Exam on Actors in Global Politics – Feb. 22

Part Three: The Issues

Lecture Eleven: Fighting Disease (Sandler Ch. 5, CL p. 233-39) – Feb. 24

Lecture Twelve: Foreign Aid (Sandler Ch. 6) – Mar. 1

Lecture Thirteen: International Crime (Sandler Ch. 7, CL Ch. 6) – Mar. 3

Midterm Grades Available Online – Mar. 4

Lecture Fourteen: Illegal Drug Trafficking (CL Ch. 7) – Mar. 8

Lecture Fifteen: International Terrorism (Sandler Ch. 8, CL Ch. 5) – Mar. 10

Last Day to Drop with “WP” or “WF” – Mar. 14

Spring Break – No Classes on Mar. 15 or Mar. 17

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Lecture Sixteen: Civil Wars, WMDs (Sandler Ch. 9, CL Ch. 11) – Mar. 22

Discussion & Video: Frontline on Waziristan – Mar. 24

Lecture Seventeen: Migration (CL Ch. 8) – Mar. 29

Discussion & Video: Frontline on Sex Trafficking – March 31

Lecture Eighteen: Environment (Sandler Ch. 10) – April 5

Discussion & Video: Frontline: Hot Politics – April 7

Lecture Nineteen: Environment, part 2 (CL Ch. 12) – April 12

Lecture Twenty: Space Exploration (Sandler Ch. 11) – April 14

Lecture Twenty-One: Institutions (CL Ch. 13) – April 19

Lecture Twenty-Two: Prioritizing Global Problems – April 21

Lecture Twenty-Three: Revisiting State Sovereignty (CL CH. 14) – April 26

Review for Final Exam – April 28

Reading Days (No Classes or Exams): May 3 & 4

Final Exam: 8:00a.m. Tuesday, May 5

The core requirements are as follows: Collective Action Exam 20%
Actors Exam 20%
Final Examination 25%
Reading Quizzes 15%
Attendance & Participation * 20%

* Class participation includes, but is not limited to, (a) attendance, (b) participation in class, (c)
participation in online discussion, and (d) think-pieces or other short writing assignments.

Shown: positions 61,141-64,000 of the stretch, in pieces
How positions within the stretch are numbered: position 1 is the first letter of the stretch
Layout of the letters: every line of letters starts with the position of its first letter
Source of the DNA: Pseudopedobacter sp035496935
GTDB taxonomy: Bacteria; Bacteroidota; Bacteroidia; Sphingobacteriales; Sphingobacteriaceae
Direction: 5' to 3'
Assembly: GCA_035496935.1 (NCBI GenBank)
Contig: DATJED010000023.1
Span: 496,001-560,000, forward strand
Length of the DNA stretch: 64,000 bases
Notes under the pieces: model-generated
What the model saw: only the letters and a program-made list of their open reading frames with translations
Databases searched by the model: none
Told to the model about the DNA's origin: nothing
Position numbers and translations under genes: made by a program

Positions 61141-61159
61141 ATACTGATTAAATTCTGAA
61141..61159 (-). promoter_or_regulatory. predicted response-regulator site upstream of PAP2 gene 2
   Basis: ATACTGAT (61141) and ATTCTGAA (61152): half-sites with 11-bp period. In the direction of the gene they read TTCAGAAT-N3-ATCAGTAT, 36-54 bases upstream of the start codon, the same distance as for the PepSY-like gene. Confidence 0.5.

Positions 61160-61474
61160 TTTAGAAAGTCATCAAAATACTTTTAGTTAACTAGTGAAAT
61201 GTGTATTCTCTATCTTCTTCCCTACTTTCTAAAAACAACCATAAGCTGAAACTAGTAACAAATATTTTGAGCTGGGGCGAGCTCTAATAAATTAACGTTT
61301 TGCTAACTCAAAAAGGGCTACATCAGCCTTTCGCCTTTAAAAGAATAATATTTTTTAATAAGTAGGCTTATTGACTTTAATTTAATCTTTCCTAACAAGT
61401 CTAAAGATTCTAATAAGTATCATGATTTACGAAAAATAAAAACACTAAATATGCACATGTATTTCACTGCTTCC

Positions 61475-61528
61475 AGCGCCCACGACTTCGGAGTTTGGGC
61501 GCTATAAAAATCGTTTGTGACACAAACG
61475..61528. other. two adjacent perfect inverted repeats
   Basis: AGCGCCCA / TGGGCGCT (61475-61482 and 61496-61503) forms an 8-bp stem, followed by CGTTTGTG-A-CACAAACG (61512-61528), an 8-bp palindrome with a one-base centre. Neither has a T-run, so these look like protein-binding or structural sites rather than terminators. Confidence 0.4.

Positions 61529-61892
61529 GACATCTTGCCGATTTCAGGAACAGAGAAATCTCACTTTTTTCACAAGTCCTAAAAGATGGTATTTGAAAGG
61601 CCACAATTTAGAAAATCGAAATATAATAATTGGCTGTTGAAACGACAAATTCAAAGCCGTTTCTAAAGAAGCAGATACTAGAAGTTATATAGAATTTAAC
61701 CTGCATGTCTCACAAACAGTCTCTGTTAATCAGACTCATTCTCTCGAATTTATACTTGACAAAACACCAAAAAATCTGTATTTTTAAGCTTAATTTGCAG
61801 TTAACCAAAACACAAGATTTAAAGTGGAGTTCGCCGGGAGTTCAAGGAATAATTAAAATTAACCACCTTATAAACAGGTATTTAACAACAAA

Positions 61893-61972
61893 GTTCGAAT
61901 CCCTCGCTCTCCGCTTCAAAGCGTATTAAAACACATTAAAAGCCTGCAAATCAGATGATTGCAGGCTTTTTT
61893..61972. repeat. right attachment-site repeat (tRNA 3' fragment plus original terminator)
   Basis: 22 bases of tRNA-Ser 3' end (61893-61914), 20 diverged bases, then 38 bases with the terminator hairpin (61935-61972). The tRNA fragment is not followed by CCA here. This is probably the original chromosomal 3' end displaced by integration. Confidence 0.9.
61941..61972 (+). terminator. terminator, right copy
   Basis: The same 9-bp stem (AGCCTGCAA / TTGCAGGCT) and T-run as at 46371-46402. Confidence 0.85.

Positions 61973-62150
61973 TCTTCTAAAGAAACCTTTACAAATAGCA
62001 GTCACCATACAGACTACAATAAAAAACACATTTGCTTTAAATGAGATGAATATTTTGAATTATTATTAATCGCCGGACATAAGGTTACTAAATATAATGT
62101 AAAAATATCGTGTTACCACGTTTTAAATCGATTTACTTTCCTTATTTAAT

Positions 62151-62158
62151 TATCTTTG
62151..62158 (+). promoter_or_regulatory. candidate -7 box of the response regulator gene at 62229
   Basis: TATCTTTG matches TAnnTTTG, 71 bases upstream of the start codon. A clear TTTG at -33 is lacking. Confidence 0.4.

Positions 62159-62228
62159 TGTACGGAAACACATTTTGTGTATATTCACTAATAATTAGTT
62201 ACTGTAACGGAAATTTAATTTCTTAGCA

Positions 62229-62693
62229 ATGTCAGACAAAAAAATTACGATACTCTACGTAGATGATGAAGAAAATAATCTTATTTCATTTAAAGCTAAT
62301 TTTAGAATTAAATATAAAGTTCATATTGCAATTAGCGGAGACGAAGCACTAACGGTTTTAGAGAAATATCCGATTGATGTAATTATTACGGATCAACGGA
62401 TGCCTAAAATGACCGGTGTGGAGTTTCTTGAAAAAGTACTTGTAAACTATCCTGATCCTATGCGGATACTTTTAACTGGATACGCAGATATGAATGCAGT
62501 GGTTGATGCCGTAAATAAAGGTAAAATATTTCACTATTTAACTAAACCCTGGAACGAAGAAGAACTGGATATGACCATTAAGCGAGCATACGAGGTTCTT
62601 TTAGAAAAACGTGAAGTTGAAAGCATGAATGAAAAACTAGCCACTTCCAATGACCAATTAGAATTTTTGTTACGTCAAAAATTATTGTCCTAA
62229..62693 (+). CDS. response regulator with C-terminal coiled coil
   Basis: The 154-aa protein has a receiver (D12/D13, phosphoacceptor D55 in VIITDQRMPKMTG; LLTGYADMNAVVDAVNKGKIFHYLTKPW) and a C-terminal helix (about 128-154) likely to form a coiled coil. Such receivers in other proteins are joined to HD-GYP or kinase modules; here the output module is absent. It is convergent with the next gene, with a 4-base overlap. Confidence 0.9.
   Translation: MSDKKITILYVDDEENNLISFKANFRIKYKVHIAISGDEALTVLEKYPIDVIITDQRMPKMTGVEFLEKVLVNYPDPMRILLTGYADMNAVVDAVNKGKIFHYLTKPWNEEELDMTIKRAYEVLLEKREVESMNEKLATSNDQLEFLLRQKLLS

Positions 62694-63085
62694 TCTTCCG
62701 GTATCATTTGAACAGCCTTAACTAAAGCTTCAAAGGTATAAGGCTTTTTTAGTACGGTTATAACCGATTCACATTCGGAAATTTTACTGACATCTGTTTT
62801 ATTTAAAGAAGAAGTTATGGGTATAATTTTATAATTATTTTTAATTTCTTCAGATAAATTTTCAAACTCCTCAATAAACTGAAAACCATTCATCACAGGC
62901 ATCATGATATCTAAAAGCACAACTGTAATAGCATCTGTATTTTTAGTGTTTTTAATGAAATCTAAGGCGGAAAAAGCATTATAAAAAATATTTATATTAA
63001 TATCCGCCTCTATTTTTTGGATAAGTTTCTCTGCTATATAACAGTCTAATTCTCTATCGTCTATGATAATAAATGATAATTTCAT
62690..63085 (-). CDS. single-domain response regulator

Attendance, Preparation, and Participation

Students are expected to attend all classes. Attendance will be taken randomly throughout the
semester, via student sign-in. Students with poor attendance records will suffer penalties to
participation grades. While lectures are designed to clarify and enhance your knowledge, they will
not be avenues to pass the course in their own right. All students should prepare adequately for
class discussions by reading the any necessary material before class.

Participation in class discussions is crucial for your own educational process. Ask questions if
something is not clear; odds are that someone else in the course is wondering the same thing.
Formulating a good question often helps you realize what you don’t understand. Bring to our
discussions your own experiences as well as outside readings – this class covers a wide variety of

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topics and more real world examples often help to make global politics more multifaceted and
complex. Participation is a great way to show your preparation!

Make-up Exams & Grade Appeals

Make-up exams will be rarely granted, only if prior arrangements have been made with the professor
or in case of extreme emergency (proven through documentation). Anyone missing any midterm
exams for any unexcused reason may replace that zero with the grade from the final exam.

Any student who wishes to challenge a grade on any written assignment in the course may challenge
the grade by writing a memo specifying the grade you think you deserve and the logic supporting
your request. Address that memo to the course instructor, and include the original assignment and
evaluation. Appeals must be made within one week of receiving the graded assignment.

All the University’s policies and procedures regarding courses also apply to this course – those may
be found at http://go.utdallas.edu/syllabus-policies.

These descriptions and timelines are subject to change at the discretion of the Professor.